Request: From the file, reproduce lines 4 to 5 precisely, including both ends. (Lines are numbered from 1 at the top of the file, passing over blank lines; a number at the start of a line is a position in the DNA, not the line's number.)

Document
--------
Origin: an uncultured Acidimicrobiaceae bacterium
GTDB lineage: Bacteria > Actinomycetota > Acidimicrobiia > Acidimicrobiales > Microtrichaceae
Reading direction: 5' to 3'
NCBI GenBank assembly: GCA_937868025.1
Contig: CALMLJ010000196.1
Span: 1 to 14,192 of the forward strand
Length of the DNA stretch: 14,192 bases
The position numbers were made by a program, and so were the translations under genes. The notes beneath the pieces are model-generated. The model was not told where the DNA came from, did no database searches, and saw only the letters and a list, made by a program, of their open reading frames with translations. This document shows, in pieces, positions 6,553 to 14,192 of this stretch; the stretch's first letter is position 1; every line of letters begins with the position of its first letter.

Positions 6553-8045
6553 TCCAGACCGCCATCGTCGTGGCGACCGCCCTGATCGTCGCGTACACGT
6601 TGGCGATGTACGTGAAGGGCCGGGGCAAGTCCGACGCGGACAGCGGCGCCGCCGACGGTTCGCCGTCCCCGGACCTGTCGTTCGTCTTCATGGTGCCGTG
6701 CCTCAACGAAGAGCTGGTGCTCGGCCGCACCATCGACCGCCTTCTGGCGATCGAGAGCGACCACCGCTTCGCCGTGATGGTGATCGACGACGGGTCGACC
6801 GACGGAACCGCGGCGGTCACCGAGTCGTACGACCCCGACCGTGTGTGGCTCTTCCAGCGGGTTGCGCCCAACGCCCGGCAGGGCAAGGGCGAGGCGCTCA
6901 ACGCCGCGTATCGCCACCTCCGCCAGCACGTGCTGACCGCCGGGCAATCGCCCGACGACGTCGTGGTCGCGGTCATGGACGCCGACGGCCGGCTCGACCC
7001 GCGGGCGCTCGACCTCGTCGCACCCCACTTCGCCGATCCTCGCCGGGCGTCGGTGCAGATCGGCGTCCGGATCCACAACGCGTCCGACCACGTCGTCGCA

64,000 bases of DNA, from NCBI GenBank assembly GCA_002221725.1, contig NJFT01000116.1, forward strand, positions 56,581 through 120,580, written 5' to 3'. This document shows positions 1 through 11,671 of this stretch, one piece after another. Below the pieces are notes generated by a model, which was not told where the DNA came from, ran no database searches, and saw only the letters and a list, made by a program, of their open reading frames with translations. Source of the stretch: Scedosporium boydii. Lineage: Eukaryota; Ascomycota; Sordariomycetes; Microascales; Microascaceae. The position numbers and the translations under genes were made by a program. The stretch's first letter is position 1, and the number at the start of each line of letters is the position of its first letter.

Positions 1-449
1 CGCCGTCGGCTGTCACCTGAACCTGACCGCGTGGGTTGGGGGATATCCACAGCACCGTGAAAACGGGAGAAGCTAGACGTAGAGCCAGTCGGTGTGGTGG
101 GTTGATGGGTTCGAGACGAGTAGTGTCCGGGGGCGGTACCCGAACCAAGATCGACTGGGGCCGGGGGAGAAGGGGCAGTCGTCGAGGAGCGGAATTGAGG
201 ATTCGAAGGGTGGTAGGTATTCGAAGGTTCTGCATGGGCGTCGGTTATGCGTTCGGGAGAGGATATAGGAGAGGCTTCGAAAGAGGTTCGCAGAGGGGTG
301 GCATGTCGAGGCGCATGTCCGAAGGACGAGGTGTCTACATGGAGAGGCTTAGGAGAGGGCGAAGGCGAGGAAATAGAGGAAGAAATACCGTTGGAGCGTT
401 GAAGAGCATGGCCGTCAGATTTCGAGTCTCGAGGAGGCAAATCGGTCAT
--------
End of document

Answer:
NCBI GenBank assembly: GCA_937868025.1
Contig: CALMLJ010000196.1